April 01, 2015

Contracts: Type Checking for Ruby

Like many Rubyists who read popular coding news, I recently came across the Contracts gem. It caught my eye because it implements some of the features I like in Elixir, but for Ruby.

Type Annotations in Elixir

Both Ruby and Elixir are duck-typed languages. However, Elixir (and its parent, Erlang) allow for static type analysis through annotations. In Elixir, they look like this:

@spec add(integer, integer) :: integer
def add(a, b) do
  a + b
end

Custom types can be defined:

@type uuid :: String.t

@spec find(uuid) :: map
def find(uuid) do
  # implementation here
end

Arguments can be deconstructed via pattern matching in type specs, just like they can in function definitions. Suppose the add/2 function took a tuple instead of two arguments. You could write it like this:

@spec add({integer, integer}) :: integer
def add({a, b}), do: a + b

All together, your Math module might look like this:

defmodule Math do
  @spec add({integer, integer}) :: integer
  def add({a, b}), do: add(a, b)

  @spec add(integer, integer) :: integer
  def add(a, b), do: a + b
end

Math.add(2, 3)   # => 5
Math.add({2, 3}) # => 5
Math.add("hello") # => Error: no matching function definition

In Elixir, these type annotations are analyzed at compile-time for some errors, and the compiled BEAM file can also be run through Dialyzer for static analysis. Together, this two step process can find type errors without even running your code, very similarly to statically typed languages.

Type Annotations in Ruby using Contracts

The Contracts gem is able to do a lot of the same kind of type annotation that Elixir can do. It even adds support for multiple definitions of the same method!

require "contracts"

class Math
  include Contracts

  # Tuple version
  # Ruby doesn't have tuples, so we'll use a two-element array
  Contract [Num, Num] => Num
  def add(numbers)
    add numbers[0], numbers[1]
  end

  # Two arguments version
  Contract Num, Num => Num
  def add(a, b)
    a + b
  end
end

math = Math.new
math.add(1, 2)      # => 3
math.add([1, 2])    # => 3
math.add([1, 2, 3]) # => Error, no matching contract
math.add("hello")   # => Error, no matching contract

It also adds some of the pattern matching goodness that Elixir brings to the table. Suppose I had a function handle_response, that is supposed to deal with a response from a web API. In Elixir, that function might look like this:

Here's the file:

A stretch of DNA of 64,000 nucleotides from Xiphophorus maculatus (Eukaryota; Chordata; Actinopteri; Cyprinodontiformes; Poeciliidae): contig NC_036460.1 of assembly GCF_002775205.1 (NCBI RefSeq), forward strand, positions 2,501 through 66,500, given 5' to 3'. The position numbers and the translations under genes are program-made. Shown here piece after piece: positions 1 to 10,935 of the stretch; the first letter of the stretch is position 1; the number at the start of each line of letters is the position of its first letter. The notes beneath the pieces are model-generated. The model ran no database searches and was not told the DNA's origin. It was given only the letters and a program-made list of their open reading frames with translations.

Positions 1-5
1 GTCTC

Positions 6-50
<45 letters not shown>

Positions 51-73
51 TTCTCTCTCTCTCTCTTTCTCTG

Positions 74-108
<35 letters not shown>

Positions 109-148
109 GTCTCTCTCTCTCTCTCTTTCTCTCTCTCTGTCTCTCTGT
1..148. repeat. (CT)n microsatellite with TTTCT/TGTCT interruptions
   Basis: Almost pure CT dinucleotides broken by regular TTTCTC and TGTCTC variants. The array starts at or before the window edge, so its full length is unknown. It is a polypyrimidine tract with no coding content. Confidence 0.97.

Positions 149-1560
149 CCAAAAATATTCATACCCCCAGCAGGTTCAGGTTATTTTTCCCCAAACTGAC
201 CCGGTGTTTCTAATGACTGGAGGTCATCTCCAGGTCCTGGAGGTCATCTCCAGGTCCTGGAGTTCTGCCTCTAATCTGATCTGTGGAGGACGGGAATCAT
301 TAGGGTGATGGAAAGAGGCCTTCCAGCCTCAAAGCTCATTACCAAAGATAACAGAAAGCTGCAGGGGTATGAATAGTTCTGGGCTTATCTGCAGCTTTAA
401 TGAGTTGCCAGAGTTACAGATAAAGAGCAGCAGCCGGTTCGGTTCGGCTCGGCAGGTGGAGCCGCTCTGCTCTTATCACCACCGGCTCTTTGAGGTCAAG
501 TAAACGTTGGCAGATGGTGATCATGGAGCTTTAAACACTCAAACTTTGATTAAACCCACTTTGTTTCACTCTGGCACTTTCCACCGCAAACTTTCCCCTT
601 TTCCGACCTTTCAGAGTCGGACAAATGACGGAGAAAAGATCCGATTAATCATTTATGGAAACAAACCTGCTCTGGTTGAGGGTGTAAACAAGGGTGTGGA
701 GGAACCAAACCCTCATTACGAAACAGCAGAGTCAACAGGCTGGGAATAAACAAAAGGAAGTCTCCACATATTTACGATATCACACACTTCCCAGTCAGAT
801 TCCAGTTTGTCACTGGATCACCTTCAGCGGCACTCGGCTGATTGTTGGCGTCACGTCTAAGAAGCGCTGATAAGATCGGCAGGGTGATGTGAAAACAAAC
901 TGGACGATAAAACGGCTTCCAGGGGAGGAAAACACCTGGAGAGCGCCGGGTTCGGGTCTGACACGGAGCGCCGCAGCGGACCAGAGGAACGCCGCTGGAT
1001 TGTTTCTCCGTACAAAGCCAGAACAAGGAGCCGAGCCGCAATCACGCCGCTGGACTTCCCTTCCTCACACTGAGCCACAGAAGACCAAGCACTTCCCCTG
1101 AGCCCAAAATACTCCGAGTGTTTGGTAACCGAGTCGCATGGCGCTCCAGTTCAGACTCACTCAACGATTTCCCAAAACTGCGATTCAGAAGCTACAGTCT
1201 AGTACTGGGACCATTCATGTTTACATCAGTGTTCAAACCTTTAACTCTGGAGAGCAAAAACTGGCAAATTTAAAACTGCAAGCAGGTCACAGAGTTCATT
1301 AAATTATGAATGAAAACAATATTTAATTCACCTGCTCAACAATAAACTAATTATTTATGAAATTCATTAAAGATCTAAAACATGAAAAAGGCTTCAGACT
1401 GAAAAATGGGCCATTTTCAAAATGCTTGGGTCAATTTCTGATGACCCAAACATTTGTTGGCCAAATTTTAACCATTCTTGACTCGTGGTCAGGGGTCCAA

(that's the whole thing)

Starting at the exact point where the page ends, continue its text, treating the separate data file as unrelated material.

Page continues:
def handle_response(:error, body) do
  # Handle error case
end

def handle_response(:success, body) do
  # Handle success case
end

In Ruby without the Contracts gem, it would look like this:

def handle_response(status, body)
  case status
  when :error then # handle error
  when :success then # handle success
  end
end

With the Contracts gem, it looks a lot more like Elixir:

Contract :error, String => Any
def handle_response(status, body)
  # handle error
end

Contract :success, String => Any
def handle_response(status, body)
  # Handle success case
end

Important Differences between Contracts and Elixir

There are a few important differences between the Contracts gem and Elixir’s type annotations.

Feature Contracts Elixir
Compile-time N/A Yes
Static analysis No Yes
Violation errors Yes Yes
Pattern matching Yes Yes
Custom types Yes Yes

Since Ruby isn’t compiled, the contracts are not statically analyzed prior to running your code. You won’t catch a contract error before it occurs, so your tests would still need to exercise most of your code.

Benefits

Why should you want type annotations? I can think of several reasons:

  • They’re optional. You don’t have to use annotations when you want duck-typing. But when types are actually important, you can use them.
  • Type errors do exist. Even if they don’t matter to @dhh.
  • Contracts provide free documentation. Very few functions can handle any input. This means that developers always have to look up what types the function can handle, and if you document that, it will make their lives easier. Documentation can easily be generated off these annotations.
  • Code with greater confidence. You will know that functions won’t run without receiving valid input, cutting down on the number of bad things that could occur.

Overall, I think the Contracts gem looks great, and I’m excited to use it in one of my next Ruby projects.

Additional Resources

P.S. This is not an April Fool’s joke.

Did You Enjoy This Post?